Friday, July 29, 2022

wallflowers and writers

One of my summertime indulgences has been rewatching both seasons of Bridgerton, though I've already watched season 1 at least twice.  It's a fun sort of frothy-Austenesque entertainment that is highly rewarding but not exactly serious. Ie, it doesn't require much thought or investment (like something like Westworld for example.).  I caught wind on facebook that they are just beginning to film season 3.  I did a quick look to see what was up next according to the (rather terribly written) books and it looks like we will finally be getting the Penelope romance, whose constantly friend-zoned adoration of one of the Bridgerton heirs has been happening since the beginning. I've found where the books fail, the show's direction and cast more than makes up for it. 

Penelope, of course, is one of the chief reasons Bridgerton is interesting at all--Lady Whistledown and her sharp pen, aka the Gossip Girl of the early 19th century.  In fact the emotional crux of the last episode of season 2 was not that Kanthony finally got to get together, but the dramatic betrayal and dissolution of Eloise and Pen's friendship. But I think all of us writers like Penelope, for her awkward wall-flowering and quick wit.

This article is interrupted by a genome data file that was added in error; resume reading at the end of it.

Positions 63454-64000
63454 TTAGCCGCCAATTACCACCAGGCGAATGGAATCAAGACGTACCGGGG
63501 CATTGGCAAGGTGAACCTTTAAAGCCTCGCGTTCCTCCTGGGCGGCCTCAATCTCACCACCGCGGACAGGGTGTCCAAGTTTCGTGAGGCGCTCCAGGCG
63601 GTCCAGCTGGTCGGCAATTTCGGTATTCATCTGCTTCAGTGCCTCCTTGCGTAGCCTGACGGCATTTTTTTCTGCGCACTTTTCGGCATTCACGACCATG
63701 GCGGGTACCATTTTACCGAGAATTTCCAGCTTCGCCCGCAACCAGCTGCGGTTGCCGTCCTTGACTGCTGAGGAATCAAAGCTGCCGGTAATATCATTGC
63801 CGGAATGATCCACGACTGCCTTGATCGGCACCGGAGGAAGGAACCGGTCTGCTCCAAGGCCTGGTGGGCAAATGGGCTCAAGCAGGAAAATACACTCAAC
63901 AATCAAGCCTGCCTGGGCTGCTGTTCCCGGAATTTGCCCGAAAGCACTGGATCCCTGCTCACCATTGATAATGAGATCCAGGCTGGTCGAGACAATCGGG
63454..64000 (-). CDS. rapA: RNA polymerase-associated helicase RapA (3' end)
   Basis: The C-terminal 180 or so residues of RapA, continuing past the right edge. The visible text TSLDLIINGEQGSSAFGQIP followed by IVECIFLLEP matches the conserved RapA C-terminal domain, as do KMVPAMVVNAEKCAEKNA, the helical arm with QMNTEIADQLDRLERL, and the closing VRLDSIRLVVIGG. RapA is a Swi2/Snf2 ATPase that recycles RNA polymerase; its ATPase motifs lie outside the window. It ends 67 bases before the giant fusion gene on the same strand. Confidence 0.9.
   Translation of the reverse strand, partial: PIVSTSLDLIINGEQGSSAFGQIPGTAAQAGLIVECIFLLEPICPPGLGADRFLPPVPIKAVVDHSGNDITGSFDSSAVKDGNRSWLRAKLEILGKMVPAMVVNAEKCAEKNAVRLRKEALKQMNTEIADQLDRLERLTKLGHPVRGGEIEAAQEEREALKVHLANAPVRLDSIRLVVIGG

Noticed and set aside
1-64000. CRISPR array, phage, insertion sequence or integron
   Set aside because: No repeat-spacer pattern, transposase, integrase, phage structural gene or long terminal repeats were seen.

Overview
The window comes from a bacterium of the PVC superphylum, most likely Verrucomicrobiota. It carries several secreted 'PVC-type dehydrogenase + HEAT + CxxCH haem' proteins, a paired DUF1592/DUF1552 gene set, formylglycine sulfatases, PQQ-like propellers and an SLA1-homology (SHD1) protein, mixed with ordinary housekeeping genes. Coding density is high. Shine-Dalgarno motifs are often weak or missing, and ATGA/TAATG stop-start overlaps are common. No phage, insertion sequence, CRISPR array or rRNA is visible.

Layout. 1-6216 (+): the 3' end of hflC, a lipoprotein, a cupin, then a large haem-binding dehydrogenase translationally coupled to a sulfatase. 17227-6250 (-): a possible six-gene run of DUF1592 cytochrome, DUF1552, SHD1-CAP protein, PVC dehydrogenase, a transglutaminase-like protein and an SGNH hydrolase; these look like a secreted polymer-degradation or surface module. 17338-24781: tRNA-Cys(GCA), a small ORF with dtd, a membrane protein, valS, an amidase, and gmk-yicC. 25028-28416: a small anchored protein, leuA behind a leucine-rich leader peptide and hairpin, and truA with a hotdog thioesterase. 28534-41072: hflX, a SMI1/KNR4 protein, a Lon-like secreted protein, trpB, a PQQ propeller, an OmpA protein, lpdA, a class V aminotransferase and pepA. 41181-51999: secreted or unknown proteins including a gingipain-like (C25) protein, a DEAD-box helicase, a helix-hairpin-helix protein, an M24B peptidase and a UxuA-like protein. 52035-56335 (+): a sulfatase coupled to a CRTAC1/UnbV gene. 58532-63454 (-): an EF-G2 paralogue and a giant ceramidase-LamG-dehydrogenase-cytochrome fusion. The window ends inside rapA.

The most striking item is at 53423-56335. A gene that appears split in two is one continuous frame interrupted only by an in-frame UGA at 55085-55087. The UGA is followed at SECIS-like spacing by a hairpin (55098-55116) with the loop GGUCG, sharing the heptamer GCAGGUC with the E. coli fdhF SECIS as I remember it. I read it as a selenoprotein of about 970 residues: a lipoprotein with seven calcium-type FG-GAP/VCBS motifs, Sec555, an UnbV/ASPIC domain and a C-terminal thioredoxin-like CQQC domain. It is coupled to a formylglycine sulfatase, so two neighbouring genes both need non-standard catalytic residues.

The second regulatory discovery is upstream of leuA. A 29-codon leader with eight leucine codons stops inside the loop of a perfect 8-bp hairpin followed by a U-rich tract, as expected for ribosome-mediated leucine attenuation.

Writers are, if anything, always outsiders. It's what makes us good writers.  The ability to notice. While others find themselves steeping whatever moment they happen to be living, the writer writes from a step away, a step back. Others rarely take the time to observe the way writers do, our little minds always clicking away. We probably spend much less time awash in sensation than calmly laying out in our minds how to explain it. 

And perhaps also piques my particular interest because, obviously, Pen is also an outsider, both in her family where she is far more intelligent than her sisters (though maybe not her mother) and as fat girl in a thin world (it's a skinny cast, and hell, historically half of the women were likely wasting and  tubercular).  It's not just her writing that keeps her always on the outside of the dance floor looking in. And in fact, it may be that outsiderness that MAKES her a writer at all. Substitute marginalized, poor, or just depressed and you get most writers in history. . I'm curious to see where her rage at the end of last season (the fallout with Eloise, her dismissal (again) by Collin.) takes her next season...

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